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Moms Talk: School Decisions: Public or Private? And Advanced Programs

A new weekly feature for moms, dads and families to ask questions, get answers and give advice. This week parents weigh in on how they choose the best programs for their children

Moms Talk is part of a new Vienna Patch initiative to reach out to moms and families in Vienna.

Grab a cup of coffee and settle in as we start the conversation today with a topic many parents are discussing around this time of year: what schools and what programs to choose for their children.

It's a debate that starts as early as preschool: Should we send the kids to private or public school? Will they get what we need? Is the cost of private school a smart investment when we'll be paying for college tuition in just a few years? What if my child isn't challenged? What are the pros and cons of a more rigorous course load? What about home schooling?

Some background:

About one of every six residents in Fairfax County is a public school student, according to Fairfax County Public Schools. The school system, the 11th largest system in the country, has earned national recognition for high student achievement. Of 196 schools or centers, 48 are alternative programs or learning centers.

In the county system, children can be tested in first grade to enter the Advanced Academic Level IV (formerly known as gifted and talented) programs on a part-or full-time basis. There are additional honors options throughout elementary and middle schools. In high school, they can apply to the Thomas Jefferson High School of Science and Technology, or elect to take Advanced Placement (AP) or International Baccalaureate (IB) courses.

Some children in Fairfax County never enter the public school system at all. Some are homeschooled. Some are put into private schools that offer full-day kindergarten.

Other students leave the system in middle and high school for private schools in Virginia, Washington, D.C., or Maryland (The Duke Ellington School of the Arts and The Potomac School are two frequent choices). Some parents of these students have said FCPS focuses too much  on the standards of learning (SOL),  which takes valuable time away from intuitive learning, or learning via non-classroom activities like robotics, music, science and art.

Other parents enroll their children elsewhere because they want a lower student to teacher ratio, or, a school that better fits with their child's special needs.

As enrollment season begins, how do you choose what is best for your child?

Chandra February 25, 2011 at 05:30 PM
Good point, Carol, about the timing! The (imperfect) definition of LD includes a discrepancy component, which may not be measureable until 3rd or 4th grade. A current focus on providing early interventions and the partnership you described should, in theory, ensure that a child's instructional needs are met prior to eligibility testing.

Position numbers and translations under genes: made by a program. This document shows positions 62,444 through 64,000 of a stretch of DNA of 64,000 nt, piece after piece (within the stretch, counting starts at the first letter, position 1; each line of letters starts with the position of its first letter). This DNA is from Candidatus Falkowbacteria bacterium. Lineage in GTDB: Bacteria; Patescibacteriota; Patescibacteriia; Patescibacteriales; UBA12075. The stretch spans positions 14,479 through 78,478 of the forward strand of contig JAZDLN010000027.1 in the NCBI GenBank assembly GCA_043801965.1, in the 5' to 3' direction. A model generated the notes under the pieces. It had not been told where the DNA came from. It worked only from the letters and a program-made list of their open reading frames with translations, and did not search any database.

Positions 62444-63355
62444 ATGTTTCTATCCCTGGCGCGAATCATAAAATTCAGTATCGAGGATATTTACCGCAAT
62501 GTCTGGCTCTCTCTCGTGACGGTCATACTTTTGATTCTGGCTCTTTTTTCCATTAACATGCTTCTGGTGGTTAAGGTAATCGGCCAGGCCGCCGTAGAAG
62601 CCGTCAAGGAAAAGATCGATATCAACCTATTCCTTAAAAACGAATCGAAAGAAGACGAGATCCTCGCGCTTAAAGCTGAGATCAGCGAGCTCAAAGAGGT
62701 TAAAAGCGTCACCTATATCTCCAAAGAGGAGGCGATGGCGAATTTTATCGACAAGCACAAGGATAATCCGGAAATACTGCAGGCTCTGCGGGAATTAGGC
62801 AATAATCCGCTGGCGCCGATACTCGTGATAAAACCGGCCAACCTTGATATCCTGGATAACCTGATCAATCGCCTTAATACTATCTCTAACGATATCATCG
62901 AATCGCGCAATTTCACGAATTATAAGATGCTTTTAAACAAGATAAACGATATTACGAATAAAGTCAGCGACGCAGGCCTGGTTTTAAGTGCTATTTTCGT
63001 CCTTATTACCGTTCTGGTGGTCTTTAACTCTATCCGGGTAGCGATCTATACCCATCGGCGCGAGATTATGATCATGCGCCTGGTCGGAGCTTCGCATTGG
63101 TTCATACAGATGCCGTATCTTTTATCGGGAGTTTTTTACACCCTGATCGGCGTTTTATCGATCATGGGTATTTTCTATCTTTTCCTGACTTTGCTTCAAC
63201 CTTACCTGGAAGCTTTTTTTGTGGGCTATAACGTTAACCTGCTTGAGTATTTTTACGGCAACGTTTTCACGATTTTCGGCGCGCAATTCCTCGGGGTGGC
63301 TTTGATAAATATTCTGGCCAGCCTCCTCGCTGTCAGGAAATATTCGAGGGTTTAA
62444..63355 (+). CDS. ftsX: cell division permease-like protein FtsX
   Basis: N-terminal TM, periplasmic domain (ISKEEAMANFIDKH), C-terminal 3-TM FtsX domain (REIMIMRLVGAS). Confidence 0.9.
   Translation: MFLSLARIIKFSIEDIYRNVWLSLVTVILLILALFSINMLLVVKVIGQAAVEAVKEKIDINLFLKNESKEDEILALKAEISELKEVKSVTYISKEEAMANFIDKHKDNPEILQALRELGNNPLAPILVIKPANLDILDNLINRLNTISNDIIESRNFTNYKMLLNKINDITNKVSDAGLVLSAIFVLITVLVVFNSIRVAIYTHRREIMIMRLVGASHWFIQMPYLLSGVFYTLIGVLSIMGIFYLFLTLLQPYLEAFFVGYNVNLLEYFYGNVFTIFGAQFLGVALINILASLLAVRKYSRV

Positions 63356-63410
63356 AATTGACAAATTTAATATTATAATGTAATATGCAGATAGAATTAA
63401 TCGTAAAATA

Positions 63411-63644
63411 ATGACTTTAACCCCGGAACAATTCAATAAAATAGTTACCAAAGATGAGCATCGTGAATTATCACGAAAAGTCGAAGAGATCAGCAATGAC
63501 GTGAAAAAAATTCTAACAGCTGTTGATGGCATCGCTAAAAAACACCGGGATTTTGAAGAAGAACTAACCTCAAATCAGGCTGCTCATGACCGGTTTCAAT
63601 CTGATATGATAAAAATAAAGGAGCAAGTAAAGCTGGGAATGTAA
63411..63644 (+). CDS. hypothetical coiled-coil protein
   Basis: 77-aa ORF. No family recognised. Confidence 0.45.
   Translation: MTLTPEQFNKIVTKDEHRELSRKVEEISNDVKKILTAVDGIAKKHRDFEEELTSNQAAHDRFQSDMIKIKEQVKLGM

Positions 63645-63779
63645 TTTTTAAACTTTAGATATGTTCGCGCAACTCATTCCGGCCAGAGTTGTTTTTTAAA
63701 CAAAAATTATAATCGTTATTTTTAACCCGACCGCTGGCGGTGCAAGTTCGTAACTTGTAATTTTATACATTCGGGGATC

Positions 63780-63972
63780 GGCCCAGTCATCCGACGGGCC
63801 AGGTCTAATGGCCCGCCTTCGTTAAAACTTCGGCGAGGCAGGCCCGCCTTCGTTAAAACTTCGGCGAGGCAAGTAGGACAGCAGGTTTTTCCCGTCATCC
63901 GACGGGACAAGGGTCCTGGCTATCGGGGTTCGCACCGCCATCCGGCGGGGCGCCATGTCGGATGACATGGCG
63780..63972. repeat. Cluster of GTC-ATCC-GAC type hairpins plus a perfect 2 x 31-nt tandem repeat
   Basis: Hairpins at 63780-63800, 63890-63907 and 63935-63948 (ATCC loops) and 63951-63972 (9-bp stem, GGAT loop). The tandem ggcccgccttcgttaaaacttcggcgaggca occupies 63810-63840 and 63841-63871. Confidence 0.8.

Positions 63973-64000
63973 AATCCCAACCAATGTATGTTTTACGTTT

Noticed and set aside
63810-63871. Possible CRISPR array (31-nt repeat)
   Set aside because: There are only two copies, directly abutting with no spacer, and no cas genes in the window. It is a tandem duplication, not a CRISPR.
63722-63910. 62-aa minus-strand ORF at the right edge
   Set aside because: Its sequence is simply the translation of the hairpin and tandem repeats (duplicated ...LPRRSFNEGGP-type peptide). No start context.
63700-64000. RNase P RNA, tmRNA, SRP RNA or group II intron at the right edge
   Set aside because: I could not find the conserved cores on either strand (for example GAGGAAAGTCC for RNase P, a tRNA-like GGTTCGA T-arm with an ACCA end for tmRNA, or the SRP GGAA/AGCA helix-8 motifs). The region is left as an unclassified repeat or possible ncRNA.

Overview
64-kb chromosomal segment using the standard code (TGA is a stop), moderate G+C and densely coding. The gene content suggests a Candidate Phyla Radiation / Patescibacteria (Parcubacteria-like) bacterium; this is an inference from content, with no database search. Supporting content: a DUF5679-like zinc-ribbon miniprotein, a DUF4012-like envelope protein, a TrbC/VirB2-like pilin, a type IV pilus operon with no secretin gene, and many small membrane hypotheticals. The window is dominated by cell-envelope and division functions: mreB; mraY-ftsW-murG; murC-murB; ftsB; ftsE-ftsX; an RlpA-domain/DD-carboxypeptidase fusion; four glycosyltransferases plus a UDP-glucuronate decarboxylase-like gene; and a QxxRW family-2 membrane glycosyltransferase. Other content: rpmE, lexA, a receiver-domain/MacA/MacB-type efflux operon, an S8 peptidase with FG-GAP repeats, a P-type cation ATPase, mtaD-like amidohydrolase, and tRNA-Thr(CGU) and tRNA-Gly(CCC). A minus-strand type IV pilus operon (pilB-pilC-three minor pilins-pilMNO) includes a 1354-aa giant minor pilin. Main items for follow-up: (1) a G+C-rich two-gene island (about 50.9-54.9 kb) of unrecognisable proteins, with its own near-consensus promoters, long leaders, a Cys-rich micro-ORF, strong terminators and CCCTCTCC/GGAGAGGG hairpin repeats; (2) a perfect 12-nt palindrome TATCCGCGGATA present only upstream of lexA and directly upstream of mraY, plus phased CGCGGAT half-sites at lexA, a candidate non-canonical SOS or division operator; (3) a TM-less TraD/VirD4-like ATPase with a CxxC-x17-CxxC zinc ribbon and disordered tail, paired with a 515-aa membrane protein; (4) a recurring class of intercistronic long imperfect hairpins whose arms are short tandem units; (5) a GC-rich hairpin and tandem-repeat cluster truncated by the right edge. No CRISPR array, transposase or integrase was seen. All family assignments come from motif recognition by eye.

Crystal February 25, 2011 at 05:56 PM
Absolutely advocate for your child. What I learned early on is that every LD is different and not every teacher knows about every disability. A the start of every school year I would send an email to all my child's teachers and copied the asssigned counselor. Giving them "Cliff Notes" on what my child's disability was, links to information online and I always Thanked them for the job they were taking on. The email was my "polite squeaky wheel." and quietly said that I was watching. As I said before, we had a wonderful experience with LD services in FCPS. A very good site to visit is http://www.ldonline.org/indepth
SCJ February 25, 2011 at 06:07 PM
Thanks, everyone, I ended up having her testing on my own dime ( a LONG story) and she already has a 504. I've had to politely remind teachers of my daughter's needs and condition on an on-going basis. She's not quite bad enough to require she be pulled out of class, but bad enough that she needs special acccommodations. That's a tough place to be - the middle. Her IQ is also above average, so she can fake her way thru a lot of things for now. I was really just curious about what's going to happen as the school work gets harder and the school gets bigger!
Beth February 28, 2011 at 06:15 PM
Thanks, MAL! I agree that the Vienna Youth Sports programs are wonderful ways to ground the children, let them try out several sports and have fun. Perhaps the Vienna Patch could do an article on the youth sports' teams? There's VYI with its myriad of options, Vienna Little League, and the Reston Raiders for hockey (many kids play there). During the summer, many children swim in the local swim leagues, too.
Beth February 28, 2011 at 06:18 PM
Regarding local preschools, the Church of the Good Shepherd on Hunter Mill is starting a preschool next fall. The Director there, Penny Ransanke, is beloved by all the children and will be wonderful. Depending on where you live in Vienna, LANK (Lake Anne Nursery Kindergarten) in Reston is also excellent. My son attended there and had terrific teachers, small class sizes, and had creative music and art programs. He is in second grade now, but sees many of his old LANK friends. It's a special place.

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